The oud is undoubtedly the most important instrument in the classical repertoire.
The Maghreb knows two types: the Andalusian oud (oud arbi / kuitra / ramal ...) and the oud sharqi or machriq (the oriental oud).
the different proportions of the oud:
According to the measurements carried out, the existing ratios between the different proportions of the oud are combined in such a way that the note emitted at the intersection of the body and the some should be for the oud-arbi and one the most interval of kuitra Sixte Major (report 5/3). While for the oud sharqi this ratio is 3/2 fifth.
the different accesses used in the following Arab countries:
The oud sharqi has ten pegs, or eleven or twelve, for the one with six strings.
the 6th complementary string of the oud sharqi can be placed in the high or low.
6-qarar dukah (re), 5 -qarar busalik (mi2) or yakah (sol2), 4- ushayran (a2), 3-dukah (d3), 2-nawa (sol3) and 1-kirdan (do4),
0-jawab jaharka: (fa4)
the two Chords for 11 pegs or 12 pegs on an oud
In the Maghreb the terms for the strings of the Andalusian oud are:
dhil / raghul, hsin, maya, ramal. as for the Maghrebian oud, it uses an embraced chord, the best known of which are as follows: The chord is embraced, that is to say that the succession of strings does not follow the ascending succession of notes: the intervals of the chords successively include an ascending sixth, (IV - III), a fifth below, and finally an ascending fourth: (II - I) starting a tone higher.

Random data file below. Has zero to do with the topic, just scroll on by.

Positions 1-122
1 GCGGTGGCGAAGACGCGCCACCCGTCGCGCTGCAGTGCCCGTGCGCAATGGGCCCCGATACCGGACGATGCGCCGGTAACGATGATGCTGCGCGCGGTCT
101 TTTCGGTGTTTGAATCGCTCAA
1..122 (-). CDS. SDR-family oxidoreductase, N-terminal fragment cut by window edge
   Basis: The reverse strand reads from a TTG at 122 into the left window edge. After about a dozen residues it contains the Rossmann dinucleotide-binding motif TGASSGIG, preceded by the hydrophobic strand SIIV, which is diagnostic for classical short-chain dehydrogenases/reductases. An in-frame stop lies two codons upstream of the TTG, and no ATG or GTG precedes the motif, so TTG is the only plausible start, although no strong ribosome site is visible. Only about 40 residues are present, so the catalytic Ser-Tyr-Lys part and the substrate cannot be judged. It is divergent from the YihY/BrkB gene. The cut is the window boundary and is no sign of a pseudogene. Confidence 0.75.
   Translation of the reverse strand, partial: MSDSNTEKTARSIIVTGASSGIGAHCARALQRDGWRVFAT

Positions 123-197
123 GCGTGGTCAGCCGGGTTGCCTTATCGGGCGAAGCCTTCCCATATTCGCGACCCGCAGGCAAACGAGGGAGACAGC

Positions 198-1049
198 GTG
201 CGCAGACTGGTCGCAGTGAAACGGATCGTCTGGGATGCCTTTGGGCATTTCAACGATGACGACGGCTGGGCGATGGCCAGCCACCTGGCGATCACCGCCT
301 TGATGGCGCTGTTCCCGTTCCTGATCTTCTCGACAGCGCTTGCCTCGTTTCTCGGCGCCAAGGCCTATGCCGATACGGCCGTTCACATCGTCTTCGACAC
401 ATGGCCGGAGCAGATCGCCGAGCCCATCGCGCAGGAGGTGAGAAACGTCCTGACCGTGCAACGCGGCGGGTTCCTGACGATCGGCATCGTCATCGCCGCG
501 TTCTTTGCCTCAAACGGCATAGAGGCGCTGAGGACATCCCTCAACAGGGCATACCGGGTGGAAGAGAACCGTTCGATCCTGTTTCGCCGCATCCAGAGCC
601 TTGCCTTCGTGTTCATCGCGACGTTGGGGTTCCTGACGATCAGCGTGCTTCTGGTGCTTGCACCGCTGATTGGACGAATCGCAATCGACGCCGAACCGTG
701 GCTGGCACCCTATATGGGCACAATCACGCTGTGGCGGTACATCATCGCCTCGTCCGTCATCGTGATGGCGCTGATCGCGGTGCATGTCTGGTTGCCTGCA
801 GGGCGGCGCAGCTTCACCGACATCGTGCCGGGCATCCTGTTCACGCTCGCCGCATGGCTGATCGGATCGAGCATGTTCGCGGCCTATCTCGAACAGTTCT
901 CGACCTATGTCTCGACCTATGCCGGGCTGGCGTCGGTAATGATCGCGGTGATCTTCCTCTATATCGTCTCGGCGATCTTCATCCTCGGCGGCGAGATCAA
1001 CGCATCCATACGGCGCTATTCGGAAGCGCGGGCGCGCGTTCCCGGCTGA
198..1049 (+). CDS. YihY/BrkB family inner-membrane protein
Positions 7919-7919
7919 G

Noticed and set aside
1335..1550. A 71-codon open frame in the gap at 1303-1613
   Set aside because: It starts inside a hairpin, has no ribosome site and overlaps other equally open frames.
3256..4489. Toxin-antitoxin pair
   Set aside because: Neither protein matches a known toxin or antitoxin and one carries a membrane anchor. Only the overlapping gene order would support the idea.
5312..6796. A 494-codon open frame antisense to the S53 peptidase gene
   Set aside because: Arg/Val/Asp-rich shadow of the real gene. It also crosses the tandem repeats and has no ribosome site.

Moroccan musicians use three other chords:
increased by a tone (sayid noqta): la, fa déze, si, mi.
Increased by 3 degrees (muthallith): do, la, d, sol
- and increased by a tone compared to the muthallith: d, si, mi, la
The classic sharqi ouds and Andalusian ouds have a fixed and glued bridge. Only the “Iraqi” model is an exception here:
it has a floating easel. Its name comes from its inventor, the Iraqi oud maker Mohamed Fadel.
The oud sharqi (oriental lute) has mostly one large Rosette and two small ones of circular or ovoid shape. The oud arbi has a large o and two circular gills of medium size.
The kuitra rosette is specific and almost always represents a flowery vase which represents the tree of life.
The Diapasons define the intervals and micro-intervals. The sound box and the entire length of the instrument influence the sound color. The smaller the Diapason, the fewer micro-intervals (lighter sound color), the larger the Diapason, the more micro-intervals (darker sound color).
The respective resonance box sizes differ only by a few centimeters. However, when choosing your instrument, you have to take into account your own size and the length of your arms. Common tuning fork for sharqi ouds:
- 58.5 cm. / usual in Turkey and for the Iraqi oud.
- 60 cm. / usual e.g. in Syria and Lebanon.
- 61.5 cm. / usual in Egypt. - 61.5 cm. / common in Egypt.
Arab-Andalusian music (الطرب الأندلسي), also called al-ala or al-andaloussi in Morocco, al moussiqa al andaloussia, gharnati, san'â, chaàbi, or malouf in Algeria, malouf in Tunisia and Libya is a musical genre layman, classical or scholar, from the Maghreb,
distinct from classical Arabic music performed in the Middle East
(or Machrek) and Egypt.
Abu El Hassan Ali Ben Nafiq, also known as Ziriab,